Zika is caused by a flavivirus similar to dengue virus and is endemic in many of the same tropical and subtropical regions. Zika (and dengue) viruses are transmitted via A. aegypti or A. albopictus mosquitoes, but Zika can also be transmitted sexually in semen and to a fetus during pregnancy. In adults, Zika symptoms can appear quite mild and cause symptoms such as fever, rash, joint and muscle pain and conjunctivitis.

However, infection in fetuses and infants can be devastating. Around 5 to 10 percent of babies born to mothers infected with Zika exhibit catastrophic Zika-associated birth defects, among them microcephaly and Guillain-Barre syndrome, an immune attack on nerves that can cause paralysis. Currently there is no anti-Zika vaccine available.

LJI scientists are making great strides in solving the mysteries of flaviviruses—how seemingly mild conditions become catastrophic and how immunity to one can trigger reactivity to another. This knowledge is essential in order to engineer a vaccine. LJI scientists have also recently shown that Zika infection could have long-term effects on the brain.

Our Approach

The flavivirus fundamentals

LJI Professor Sujan Shresta, Ph.D., has developed mouse models of Zika virus infection and has used them to monitor immune responses to viral infection, screen vaccine candidates or anti-Zika drugs, and explore a paradoxical cross-reactivity scenario unique to flaviruses known as antibody dependent enhancement, or ADE. In ADE, the presence of antibodies recognizing one flavivirus triggers a lethal inflammatory response to a related flavivirus. In one widely-cited experiment, Shresta showed that newborn mouse pups harboring anti-Zika antibodies were more vulnerable to death from dengue exposure than mice that lacked anti-Zika antibodies.

Shresta’s mouse models also formed the basis for a collaboration with Rockefeller University investigators showing that neural progenitor or “stem” cells in brains of adult mice are targeted by the Zika virus and when infected undergo cell death and decreased proliferation. This suggests that Zika infection may inflict damage on the adult brain in ways that only become apparent years later, such as memory loss or depression.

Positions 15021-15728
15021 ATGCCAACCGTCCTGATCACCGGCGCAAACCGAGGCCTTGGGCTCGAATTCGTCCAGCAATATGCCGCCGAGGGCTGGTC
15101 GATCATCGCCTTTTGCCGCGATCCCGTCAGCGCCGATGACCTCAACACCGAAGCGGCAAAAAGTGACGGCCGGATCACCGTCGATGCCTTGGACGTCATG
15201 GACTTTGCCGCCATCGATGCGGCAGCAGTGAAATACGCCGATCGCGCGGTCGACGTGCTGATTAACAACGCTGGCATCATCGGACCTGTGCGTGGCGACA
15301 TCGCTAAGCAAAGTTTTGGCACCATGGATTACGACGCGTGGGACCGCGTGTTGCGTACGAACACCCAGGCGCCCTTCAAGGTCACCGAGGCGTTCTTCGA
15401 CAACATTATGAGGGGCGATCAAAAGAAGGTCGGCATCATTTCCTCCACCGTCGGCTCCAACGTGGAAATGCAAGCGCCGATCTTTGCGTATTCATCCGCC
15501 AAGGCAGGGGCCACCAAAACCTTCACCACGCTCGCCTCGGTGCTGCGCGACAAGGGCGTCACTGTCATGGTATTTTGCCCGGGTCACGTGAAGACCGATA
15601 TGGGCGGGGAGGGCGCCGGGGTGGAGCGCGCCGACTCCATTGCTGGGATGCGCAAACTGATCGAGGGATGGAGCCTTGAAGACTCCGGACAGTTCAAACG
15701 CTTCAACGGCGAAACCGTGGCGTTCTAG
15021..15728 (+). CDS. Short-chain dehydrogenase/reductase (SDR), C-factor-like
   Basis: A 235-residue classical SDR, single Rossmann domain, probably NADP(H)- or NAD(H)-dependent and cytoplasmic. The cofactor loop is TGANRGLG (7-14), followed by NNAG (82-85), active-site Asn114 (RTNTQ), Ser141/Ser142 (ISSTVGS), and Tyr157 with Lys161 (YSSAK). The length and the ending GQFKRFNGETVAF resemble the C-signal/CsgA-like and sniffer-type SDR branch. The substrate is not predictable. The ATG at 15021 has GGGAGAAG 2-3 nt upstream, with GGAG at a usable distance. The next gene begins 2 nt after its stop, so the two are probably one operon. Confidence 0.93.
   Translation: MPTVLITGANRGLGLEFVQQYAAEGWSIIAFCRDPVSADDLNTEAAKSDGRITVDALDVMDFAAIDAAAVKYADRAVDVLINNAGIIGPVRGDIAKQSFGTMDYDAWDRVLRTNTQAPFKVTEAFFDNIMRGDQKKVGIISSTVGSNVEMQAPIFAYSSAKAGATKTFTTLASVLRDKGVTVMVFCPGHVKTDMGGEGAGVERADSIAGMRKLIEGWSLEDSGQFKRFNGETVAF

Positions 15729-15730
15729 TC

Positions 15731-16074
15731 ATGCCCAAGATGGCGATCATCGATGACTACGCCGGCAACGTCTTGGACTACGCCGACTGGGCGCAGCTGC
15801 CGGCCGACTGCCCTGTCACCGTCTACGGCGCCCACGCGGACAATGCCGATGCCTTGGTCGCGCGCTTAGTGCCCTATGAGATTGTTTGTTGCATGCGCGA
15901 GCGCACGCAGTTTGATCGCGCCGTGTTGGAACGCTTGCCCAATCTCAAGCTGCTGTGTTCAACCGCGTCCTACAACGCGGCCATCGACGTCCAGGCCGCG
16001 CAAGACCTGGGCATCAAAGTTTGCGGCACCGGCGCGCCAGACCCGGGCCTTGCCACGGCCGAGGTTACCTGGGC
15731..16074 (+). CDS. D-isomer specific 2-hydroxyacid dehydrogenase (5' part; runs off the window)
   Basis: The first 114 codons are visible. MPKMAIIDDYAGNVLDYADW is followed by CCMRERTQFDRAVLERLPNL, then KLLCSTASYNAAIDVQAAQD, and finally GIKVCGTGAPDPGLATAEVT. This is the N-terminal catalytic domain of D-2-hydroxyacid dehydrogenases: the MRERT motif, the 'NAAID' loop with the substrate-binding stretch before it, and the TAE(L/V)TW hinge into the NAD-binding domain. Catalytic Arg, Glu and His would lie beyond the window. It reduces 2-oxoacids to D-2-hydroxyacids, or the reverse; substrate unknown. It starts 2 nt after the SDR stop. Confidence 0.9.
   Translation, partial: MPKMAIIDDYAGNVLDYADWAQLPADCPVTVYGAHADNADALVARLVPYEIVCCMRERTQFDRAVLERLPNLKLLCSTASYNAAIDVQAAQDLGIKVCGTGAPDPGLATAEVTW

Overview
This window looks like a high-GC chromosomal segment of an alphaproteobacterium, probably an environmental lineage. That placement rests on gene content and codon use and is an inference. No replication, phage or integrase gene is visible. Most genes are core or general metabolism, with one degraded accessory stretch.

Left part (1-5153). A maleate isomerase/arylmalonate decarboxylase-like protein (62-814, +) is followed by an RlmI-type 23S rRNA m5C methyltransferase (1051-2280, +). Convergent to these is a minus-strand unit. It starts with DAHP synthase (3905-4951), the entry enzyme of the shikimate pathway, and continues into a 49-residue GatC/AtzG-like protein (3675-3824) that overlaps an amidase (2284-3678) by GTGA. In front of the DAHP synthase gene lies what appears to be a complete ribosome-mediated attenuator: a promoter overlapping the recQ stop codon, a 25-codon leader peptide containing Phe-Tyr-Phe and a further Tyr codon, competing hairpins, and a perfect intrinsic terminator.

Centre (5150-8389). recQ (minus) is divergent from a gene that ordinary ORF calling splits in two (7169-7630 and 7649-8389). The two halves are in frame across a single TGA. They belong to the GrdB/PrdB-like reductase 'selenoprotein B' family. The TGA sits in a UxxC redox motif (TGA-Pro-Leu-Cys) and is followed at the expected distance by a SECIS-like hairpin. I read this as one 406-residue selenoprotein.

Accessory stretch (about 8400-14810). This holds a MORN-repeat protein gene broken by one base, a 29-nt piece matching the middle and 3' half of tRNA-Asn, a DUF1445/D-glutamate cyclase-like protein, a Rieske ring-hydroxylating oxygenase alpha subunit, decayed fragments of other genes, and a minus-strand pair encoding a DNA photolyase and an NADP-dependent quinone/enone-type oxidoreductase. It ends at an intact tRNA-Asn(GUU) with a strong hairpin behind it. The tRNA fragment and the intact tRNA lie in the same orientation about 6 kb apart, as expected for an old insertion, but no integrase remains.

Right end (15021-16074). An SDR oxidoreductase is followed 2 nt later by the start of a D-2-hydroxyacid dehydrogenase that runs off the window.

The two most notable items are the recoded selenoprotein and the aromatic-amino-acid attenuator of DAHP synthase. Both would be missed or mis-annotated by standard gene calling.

In 2022, Shresta uncovered a major clue to how Zika virus attacks human cells. Her research showed that when Zika virus enters human dendritic cells, they turn these immune cells into lipid molecule factories. The virus then uses these lipids to build copies of itself, which go on to infect new host cells.

A pan-flavivirus vaccine

LJI’s research and expertise in Zika and dengue virus infections is already guiding vaccine efforts. Shresta recently piloted a DNA-based anti-Zika vaccine that elicits a protective T cell response in mice. She is now taking this research to the next level by developing a pan-flavivirus vaccine that elicits protective antibody and T cell responses against all four dengue serotypes and Zika. If successful, this approach would circumvent issues related to harmful cross-reactivity between these viruses and represent a major step toward the first universal anti-Zika and anti-dengue vaccine strategy.

In 2020, her lab showed that antibodies against JEV are “cross-reactive” and can also recognize Zika virus. Unfortunately, these antibodies can actually cause ADE and make Zika cases more severe. The research, conducted in mice, was the first to show that T cells can counteract this dangerous phenomenon. “This means we probably need to be developing a vaccine against both viruses that can elicit a good balance of antibodies and T cells,” Shresta explained. In a study later that year, the Shresta Lab published additional evidence that effective Zika vaccines need to activate T cells to work alongside antibodies.

Further flavivirus questions

LJI Professor Alessandro Sette, Dr. Biol. Sci., who is known for his work studying the role of T cells in the immune response to dengue virus, is expanding his interests to Zika and asking whether immune cells activated in prior flavivirus infections can cross-react with Zika virus. Sette and LJI Professor Bjoern Peters, Ph.D., and LJI Professor Pandurangan Vijayanand, M.D., Ph.D., are identifying components of the virus particle most likely to elicit an immune response. Their work was the first to characterize the human CD8+ T cells that respond to Zika infection.

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LJI Center for Vaccine Innovation

Article: Delivering better vaccines

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Jul 8, 2020
Shresta Lab

Sujan Shresta, Ph.D., and her team study the immunology and virology of mosquito-borne human pathogens such as dengue virus and Zika virus.

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Sujan Shresta, Ph.D.
Center for Sex-based Differences in the Immune System, Center for Vaccine Innovation
Jul 2, 2020
Sette Lab

Alessandro Sette, Dr.Biol.Sci., defines in chemical terms the specific structures (epitopes) that the immune system recognizes and uses this knowledge to measure and understand immune responses.

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Alessandro Sette, Dr.Biol.Sci.
Center for Autoimmunity and Inflammation - Director, Center for Cancer Immunotherapy, Center for Vaccine Innovation